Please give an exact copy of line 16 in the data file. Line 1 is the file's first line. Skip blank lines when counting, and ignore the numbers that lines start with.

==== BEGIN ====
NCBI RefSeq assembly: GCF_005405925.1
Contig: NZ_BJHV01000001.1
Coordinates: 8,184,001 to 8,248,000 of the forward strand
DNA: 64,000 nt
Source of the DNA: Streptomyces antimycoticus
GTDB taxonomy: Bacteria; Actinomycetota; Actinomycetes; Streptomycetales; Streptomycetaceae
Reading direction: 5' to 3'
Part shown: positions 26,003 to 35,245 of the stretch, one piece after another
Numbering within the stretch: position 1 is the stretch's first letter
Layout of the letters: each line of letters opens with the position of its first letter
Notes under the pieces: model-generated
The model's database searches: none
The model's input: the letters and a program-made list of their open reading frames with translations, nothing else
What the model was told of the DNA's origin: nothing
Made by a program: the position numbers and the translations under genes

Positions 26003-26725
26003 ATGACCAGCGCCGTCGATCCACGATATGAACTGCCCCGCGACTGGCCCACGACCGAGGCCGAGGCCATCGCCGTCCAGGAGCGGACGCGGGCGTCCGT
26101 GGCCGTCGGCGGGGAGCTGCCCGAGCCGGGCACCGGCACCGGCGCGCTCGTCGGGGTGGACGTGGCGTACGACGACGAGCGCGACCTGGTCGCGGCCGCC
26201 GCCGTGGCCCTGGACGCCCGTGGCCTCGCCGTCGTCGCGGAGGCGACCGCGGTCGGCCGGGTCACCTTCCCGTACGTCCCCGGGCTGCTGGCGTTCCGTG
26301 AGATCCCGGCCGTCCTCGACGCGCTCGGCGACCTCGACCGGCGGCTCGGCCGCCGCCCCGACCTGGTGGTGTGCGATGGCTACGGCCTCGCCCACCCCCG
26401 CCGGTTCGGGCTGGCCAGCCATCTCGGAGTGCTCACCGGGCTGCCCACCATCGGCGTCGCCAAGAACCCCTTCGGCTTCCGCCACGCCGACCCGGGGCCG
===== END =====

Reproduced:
Positions 26003-26725